2. Background Art

It is known in the art that there is an ever-present demand for decreasing electronic circuit component sizes and geometries. The demand is fueled, in large part, by the consumer' desire for ever-smaller portable communication and information processing devices, such as cellular telephones, hand-held wireless information assistants, laptop computers, and networking devices. The requirement to decrease the size of these consumer communication and information processing devices has resulted, among other things, in a general trend in the market to integrate everything on a chip—to have systems on a chip. In addition to the size reduction obtained with a system on a chip, there is also a manufacturing cost reduction. These systems on a chip have resulted in Ultra Large Scale Integration (ULSI) chips containing over a million components per chip. However, the transformer, an off-chip electronic component, has not benefited from this dramatic decrease in size. Attempts in the art to realize an on-chip transformer encounter various problems, such as size, unwanted capacitance, low quality factor, low self-resonance frequency, and low coefficient of coupling of the transformer's cross-coupled inductors. These problems become more severe as the operating frequency of the transformer increases. For example, these problems greatly hinder the design of transformers for use in RF applications in the commercially important wireless communication range of 800 to 2400 MHz.

The problems mentioned above that are encountered in the art in an attempt to realize an on-chip transformer will be illustrated by reference to an exemplary transformer shown in top view 100 in FIG. 1A and in cross-sectional view 122 in FIG. 1B.

FIG. 1A shows a top view 100 of an exemplary transformer on an area of a semiconductor die. A first inductor is also referred to as primary winding 104 in FIGS. 1A and 1B. A second inductor is also referred to as secondary winding 106 in FIGS. 1A and 1B. For illustration purposes, primary winding 104 and secondary winding 106 of the exemplary transformer shown in FIGS. 1A and 1B are patterned in a manner known in the art in metal level one. However primary winding 104 and secondary winding 106 can be implemented at any metal level in the semiconductor die. The distance between adjacent segments of primary winding 104 and secondary winding 106 is referred to by numeral 108 in FIG. 1A. The diameter of primary winding 104 is referred to by numeral 118 in FIG. 1A.

FIG. 1B shows cross-sectional view 122 of the exemplary transformer along the line B—B in FIG. 1A. The width of a segment of primary winding 104 is referred to by numeral 114 while the width of a segment of secondary winding 106 is referred to by numeral 124. Thickness 110 refers to the thickness of primary winding 104 and secondary winding 106. Dielectric 120 having thickness 112 is situated between the lower surface of primary winding 104 (or the lower surface of second winding 106) and silicon substrate 116.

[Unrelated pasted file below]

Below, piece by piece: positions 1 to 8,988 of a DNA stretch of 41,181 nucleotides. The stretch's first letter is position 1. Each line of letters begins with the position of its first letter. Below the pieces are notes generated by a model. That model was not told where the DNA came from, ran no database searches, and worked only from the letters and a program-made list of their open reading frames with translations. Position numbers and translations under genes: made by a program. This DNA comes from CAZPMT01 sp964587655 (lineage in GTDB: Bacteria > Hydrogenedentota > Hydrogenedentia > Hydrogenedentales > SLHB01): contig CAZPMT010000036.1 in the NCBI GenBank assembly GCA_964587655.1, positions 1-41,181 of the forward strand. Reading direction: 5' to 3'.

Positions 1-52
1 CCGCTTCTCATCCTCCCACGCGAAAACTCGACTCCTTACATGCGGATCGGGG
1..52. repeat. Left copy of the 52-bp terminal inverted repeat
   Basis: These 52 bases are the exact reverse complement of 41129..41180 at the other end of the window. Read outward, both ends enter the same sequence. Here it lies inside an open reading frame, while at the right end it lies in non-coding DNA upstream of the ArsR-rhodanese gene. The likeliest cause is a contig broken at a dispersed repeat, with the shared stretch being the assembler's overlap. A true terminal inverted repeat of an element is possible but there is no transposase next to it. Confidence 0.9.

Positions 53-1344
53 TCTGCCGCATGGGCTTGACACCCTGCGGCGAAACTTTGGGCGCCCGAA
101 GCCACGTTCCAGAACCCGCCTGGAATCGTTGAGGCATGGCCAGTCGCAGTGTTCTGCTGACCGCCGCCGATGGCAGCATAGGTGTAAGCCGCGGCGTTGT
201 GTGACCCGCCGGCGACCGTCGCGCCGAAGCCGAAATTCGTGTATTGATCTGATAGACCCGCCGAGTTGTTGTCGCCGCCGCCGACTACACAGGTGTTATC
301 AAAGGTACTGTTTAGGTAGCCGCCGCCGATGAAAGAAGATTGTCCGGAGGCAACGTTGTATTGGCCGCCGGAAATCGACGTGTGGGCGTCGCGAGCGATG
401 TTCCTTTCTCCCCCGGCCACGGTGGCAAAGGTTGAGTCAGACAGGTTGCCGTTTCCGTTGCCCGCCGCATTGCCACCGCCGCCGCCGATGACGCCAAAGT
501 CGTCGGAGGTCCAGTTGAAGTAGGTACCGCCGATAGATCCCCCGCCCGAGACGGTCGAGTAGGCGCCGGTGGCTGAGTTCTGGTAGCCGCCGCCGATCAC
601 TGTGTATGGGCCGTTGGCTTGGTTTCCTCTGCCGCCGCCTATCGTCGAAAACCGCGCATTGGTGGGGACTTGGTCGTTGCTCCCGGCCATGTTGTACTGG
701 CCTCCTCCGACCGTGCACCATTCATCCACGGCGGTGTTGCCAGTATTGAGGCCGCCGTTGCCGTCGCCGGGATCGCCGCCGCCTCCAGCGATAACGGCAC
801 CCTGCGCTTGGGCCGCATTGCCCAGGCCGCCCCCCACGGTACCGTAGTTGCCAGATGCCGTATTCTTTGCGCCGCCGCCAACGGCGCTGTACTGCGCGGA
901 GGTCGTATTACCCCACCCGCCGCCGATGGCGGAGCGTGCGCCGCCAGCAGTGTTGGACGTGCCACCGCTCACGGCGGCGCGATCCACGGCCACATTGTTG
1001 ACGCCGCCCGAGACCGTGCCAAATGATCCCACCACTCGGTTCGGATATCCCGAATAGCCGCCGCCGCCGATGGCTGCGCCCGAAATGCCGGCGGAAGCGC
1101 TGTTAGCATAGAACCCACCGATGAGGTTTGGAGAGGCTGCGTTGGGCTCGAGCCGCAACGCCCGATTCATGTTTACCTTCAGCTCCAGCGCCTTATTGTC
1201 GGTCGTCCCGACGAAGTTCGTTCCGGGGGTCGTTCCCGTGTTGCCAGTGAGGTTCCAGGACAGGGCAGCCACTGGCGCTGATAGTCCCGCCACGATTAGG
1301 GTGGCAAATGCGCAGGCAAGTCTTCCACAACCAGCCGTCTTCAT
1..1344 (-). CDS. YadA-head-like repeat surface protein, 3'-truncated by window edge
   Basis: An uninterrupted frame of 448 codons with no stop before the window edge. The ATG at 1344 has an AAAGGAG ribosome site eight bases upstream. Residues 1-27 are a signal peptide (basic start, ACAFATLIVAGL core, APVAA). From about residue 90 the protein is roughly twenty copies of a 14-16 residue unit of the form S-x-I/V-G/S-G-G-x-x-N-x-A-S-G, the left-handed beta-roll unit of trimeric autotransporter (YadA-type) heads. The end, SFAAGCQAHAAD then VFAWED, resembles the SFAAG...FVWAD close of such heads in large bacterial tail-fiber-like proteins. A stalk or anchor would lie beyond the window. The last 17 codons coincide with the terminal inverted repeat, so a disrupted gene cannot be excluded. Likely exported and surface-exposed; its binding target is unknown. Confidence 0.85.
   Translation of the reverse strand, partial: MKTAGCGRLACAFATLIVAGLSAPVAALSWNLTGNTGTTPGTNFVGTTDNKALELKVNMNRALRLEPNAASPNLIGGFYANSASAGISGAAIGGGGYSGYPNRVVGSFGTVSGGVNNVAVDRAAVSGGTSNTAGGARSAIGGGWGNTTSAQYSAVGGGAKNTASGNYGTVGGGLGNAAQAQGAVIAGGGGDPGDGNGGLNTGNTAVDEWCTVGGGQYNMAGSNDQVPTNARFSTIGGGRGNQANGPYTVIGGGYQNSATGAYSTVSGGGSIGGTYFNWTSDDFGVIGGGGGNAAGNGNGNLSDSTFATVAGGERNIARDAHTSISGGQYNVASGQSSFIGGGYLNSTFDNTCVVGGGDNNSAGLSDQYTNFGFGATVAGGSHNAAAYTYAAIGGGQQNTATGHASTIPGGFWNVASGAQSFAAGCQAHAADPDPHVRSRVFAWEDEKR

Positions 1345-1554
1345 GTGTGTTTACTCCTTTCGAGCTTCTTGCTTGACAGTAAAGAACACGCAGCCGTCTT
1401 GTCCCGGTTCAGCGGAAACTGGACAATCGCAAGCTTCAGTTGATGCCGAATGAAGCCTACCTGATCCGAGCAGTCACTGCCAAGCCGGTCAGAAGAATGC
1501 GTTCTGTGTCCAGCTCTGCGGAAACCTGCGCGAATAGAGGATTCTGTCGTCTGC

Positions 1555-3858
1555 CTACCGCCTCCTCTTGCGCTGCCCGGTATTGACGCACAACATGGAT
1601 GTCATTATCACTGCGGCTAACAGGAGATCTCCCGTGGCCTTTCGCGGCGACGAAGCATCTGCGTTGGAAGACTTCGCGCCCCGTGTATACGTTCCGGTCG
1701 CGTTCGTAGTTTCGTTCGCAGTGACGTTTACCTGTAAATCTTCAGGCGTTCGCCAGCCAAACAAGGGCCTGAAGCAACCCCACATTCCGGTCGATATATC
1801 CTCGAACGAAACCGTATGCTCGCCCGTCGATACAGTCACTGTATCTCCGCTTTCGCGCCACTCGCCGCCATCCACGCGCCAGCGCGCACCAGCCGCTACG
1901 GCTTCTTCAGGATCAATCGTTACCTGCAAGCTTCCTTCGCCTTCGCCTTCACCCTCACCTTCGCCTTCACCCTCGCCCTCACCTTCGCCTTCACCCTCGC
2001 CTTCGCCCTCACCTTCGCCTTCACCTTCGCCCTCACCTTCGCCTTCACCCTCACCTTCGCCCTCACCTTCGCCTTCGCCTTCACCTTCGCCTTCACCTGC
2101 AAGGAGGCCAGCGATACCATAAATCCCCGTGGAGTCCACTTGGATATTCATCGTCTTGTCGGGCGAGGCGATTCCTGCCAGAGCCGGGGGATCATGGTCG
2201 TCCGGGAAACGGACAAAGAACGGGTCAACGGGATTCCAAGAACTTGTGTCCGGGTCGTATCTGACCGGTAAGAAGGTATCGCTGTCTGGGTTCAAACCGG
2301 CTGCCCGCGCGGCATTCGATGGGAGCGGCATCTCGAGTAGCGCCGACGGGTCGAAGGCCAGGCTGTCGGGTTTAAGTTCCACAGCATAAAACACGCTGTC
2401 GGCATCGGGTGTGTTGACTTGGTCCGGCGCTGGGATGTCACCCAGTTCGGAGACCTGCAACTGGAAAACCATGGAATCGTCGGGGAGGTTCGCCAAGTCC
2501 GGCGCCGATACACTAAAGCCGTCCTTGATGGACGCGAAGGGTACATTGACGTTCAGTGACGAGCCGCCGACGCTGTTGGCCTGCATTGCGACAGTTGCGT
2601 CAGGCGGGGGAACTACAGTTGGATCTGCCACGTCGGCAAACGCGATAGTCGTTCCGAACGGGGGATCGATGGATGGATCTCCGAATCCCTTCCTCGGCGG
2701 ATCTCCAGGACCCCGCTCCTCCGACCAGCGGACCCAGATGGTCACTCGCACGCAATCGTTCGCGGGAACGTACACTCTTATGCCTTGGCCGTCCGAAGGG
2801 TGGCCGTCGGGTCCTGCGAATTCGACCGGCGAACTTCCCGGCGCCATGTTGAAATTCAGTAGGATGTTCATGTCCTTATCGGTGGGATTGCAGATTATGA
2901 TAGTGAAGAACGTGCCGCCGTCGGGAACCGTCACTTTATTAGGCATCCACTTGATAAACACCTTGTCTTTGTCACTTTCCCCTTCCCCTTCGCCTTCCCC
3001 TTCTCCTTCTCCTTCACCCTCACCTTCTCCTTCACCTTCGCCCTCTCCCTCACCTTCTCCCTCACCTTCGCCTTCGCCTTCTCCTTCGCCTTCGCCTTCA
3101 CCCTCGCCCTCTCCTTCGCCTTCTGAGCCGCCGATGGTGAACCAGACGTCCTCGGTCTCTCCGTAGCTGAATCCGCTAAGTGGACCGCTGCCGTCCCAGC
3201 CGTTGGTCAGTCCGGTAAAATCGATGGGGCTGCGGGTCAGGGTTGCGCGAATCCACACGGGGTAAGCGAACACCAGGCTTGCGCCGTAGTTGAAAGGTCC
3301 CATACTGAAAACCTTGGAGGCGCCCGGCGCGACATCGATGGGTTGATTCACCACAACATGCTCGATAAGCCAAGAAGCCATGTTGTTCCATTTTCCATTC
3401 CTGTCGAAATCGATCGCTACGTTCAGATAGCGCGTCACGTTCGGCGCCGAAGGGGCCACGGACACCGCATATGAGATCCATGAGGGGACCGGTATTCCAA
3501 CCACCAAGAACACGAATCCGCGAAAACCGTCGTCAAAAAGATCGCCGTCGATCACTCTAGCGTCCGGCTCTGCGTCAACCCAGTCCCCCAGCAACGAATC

By way of background, a transformer is comprised essentially of two cross-coupled inductors. The magnetic coupling between the two inductors is called mutual inductance. The quality factor (“Q”) of an inductor is determined by the formula Q=2πfL/R, where L is the inductance of the inductor, f is the operating frequency of the inductor, and R is the resistance of the inductor. A relatively low quality factor signifies a relatively high energy loss. Therefore, by increasing the respective quality factors of a transformer's cross-coupled inductors, the energy loss in the transformer can be decreased. Consequently, increasing the inductance of the transformer's inductors will decrease the energy loss in a transformer. Also, decreasing the resistance of the transformer's inductors can also decrease the energy loss in a transformer.

Each of the primary or secondary windings in the exemplary transformer shown in FIGS. 1A and 1B is analogous to a “square spiral inductor” known in the art. The problems encountered when attempting to increase the inductance of the primary winding or secondary winding of the exemplary transformer shown in FIGS. 1A and 1B are thus analogous to the is problems encountered in increasing the inductance of a square spiral inductor. For example, typical inductor values for a square spiral inductor used in mixed signal circuits and in RF applications range from 1 to 100 nano-henrys. To achieve a square spiral inductor having a value of 30 nano-henrys using a fabrication process with a metal pitch of 5.0 microns, the inductor would require approximately 17 “metal turns” and would have a “diameter” of approximately 217 microns. As such, even a 30 nano-henry conventional on-chip inductor would require a considerable amount of die space.

Moreover, for a given diameter 118, the inductance is proportional to n2, where n is the number of “metal turns” of primary winding 104. Therefore, increasing the number of “metal turns” of primary winding 104 can increase the inductance of primary winding 104. However, as the number of “metal turns” increases, the overall resistance of primary winding 104 will also increase. As stated above, the quality factor of an inductor is inversely proportional to the inductor's resistance. Thus, the increase in the overall resistance of the inductor, for example primary winding 104, will decrease the quality factor of the inductor. As also explained above, a decrease in the quality factor of an inductor results in a greater energy loss in the inductor. Therefore, if primary winding 104 were cross-coupled to another similar on-chip inductor, for example to secondary winding 106, the resulting transformer would suffer a corresponding energy loss.